Historians find that the New England Journal of Medicine ignored Nazi atrocities

A new article in the New England Journal of Medicine, one of the oldest and most respected publications for medical research, criticizes the journal for paying only “superficial and idiosyncratic attention” to the atrocities perpetrated in the name of medical science by the Nazis.

The magazine was “an exception in its sporadic coverage of the rise of Nazi Germany,” wrote the article's authors, Allan Brandt and Joelle Abi-Rached, both medical historians at Harvard. Often, the paper simply ignored the Nazis' medical depredations, such as the horrific experiments conducted on twins at Auschwitz, which were largely based on Adolf Hitler's spurious “racial science.”

By contrast, two other major scientific journals – Science and Journal of the American Medical Association – covered the Nazis' discriminatory policies during Hitler's tenure, historians noted. The New England newspaper did not publish an article “explicitly condemning” the Nazis' medical atrocities until 1949, four years after the end of World War II.

The new article, published in this week's issue of the journal, is part of a series that began last year to address racism and other forms of bias in the medical establishment. Another recent article described the magazine's enthusiastic coverage of eugenics in the 1930s and 1940s.

“Learning from our past mistakes can help us move forward,” said the journal's editor, Dr. Eric Rubin, an infectious disease expert at Harvard. “What can we do to make sure we don't fall for the same kind of questionable ideas in the future?”

In the publication's archives, Dr. Abi-Rached discovered a document that endorsed Nazi medical practices: “Recent Changes in German Health Insurance under Hitler's Government,” a 1935 treatise written by Michael Davis, an influential figure in the field of healthcare, and Gertrud Kroeger, a nurse from Germany. The article praised the Nazis' emphasis on public health, which was steeped in dubious ideas about the innate superiority of the Germans.

“There is no reference to the series of persecutory and anti-Semitic laws that had been passed,” Dr. Abi-Rached and Dr. Brandt wrote. In one passage, Dr. Davis and Mrs. Kroeger described how doctors were forced to work in Nazi labor camps. Duty there, the authors cheerfully wrote, was “an opportunity to socialize with all kinds of people in everyday life.”

“Apparently, they considered discrimination against Jews irrelevant to what they saw as reasonable and progressive change,” Dr. Abi-Rached and Dr. Brandt wrote.

For the most part, however, the two historians were surprised by how little the paper had to say about the Nazis, who killed some 70,000 disabled people before turning to the massacre of European Jews, as well as other groups.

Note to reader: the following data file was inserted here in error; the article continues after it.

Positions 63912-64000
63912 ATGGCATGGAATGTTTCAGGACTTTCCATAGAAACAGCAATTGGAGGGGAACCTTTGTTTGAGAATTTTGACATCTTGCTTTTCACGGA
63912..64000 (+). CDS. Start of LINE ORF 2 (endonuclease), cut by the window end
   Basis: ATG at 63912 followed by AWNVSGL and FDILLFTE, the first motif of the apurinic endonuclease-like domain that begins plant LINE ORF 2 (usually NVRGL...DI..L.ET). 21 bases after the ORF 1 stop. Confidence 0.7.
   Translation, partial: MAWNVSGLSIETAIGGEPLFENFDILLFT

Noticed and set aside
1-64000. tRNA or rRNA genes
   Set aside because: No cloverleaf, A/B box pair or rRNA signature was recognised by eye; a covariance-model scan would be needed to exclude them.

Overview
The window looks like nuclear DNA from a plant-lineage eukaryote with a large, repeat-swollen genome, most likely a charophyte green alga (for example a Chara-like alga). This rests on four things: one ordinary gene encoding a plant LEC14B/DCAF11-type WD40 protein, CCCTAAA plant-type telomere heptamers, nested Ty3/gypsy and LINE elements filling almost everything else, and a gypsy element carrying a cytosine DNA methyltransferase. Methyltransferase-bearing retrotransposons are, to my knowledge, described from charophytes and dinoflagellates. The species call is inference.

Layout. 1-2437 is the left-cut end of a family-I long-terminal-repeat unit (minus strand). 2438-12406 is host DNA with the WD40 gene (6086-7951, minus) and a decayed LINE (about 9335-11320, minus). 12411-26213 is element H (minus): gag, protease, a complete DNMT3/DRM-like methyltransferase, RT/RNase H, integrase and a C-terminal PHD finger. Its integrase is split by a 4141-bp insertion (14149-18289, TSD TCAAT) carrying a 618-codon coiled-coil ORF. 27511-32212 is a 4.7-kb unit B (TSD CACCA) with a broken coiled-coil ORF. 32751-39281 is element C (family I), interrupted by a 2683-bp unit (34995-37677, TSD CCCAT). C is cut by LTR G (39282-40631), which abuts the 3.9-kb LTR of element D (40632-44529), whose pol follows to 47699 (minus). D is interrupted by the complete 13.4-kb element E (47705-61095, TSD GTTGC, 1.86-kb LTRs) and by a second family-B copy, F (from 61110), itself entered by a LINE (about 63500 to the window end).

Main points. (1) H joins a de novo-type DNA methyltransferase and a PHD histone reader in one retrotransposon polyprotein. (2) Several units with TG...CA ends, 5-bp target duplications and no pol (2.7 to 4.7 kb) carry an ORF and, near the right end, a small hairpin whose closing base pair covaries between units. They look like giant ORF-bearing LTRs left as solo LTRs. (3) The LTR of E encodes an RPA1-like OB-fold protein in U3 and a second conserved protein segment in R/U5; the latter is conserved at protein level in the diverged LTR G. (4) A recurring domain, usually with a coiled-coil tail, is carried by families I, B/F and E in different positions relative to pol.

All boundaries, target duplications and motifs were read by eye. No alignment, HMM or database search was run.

“When we opened the file drawer, there was almost nothing there,” Dr. Brandt said. Instead of discovering articles condemning or justifying the Nazis' perversions of medicine, there was something more disconcerting: a blatant indifference that lasted until well after the end of World War II.

The newspaper recognized Hitler in 1933, the year he began to implement his anti-Semitic policies. Seven months after the advent of the Third Reich, the magazine published “The Abuses of Jewish Doctors,” an article that today would most likely face criticism for lacking moral clarity. It appeared to be based largely on New York Times reporting.

“Without providing any details, the notice reported that there were signs of 'bitter and unremitting opposition to the Jewish people,'” the new article reads.

Other newspapers saw the threat of Nazism more clearly. Science has expressed alarm at the “crass repression” of Jews, which has taken place not only in medicine but also in law, the arts and other professions.

“The paper, and America, had a narrow vision,” said John Michalczyk, co-director of Jewish Studies at Boston College. American multinationals eagerly did business with Hitler's regime. The Nazi dictator, in turn, looked favorably on the massacre and displacement of Native Americans and sought to adopt the eugenic efforts that had taken place in the United States in the early 20th century.

“Our hands are not clean,” Dr. Michalczyk said.

Dr. Abi-Rached said she and Dr. Brandt wanted to avoid being “anachronistic” and to view the newspaper's silence on Nazism through a contemporary lens. But once she saw that other medical publications had taken a different path, the journal's silence took on a charged new meaning. What was said was dwarfed by what was never said.

“We were looking for strategies to understand how racism works,” Dr. Brandt said. It seemed to work, in part, because of apathy. Many institutions would later say that they would have acted to save more Holocaust victims if they had known the extent of Nazi atrocities.

This excuse rings hollow to experts who point out that there was enough eyewitness testimony to merit action.

“Sometimes, silence contributes to these kinds of radical, immoral, catastrophic changes,” Dr. Brandt said. “This is implied in our article.”

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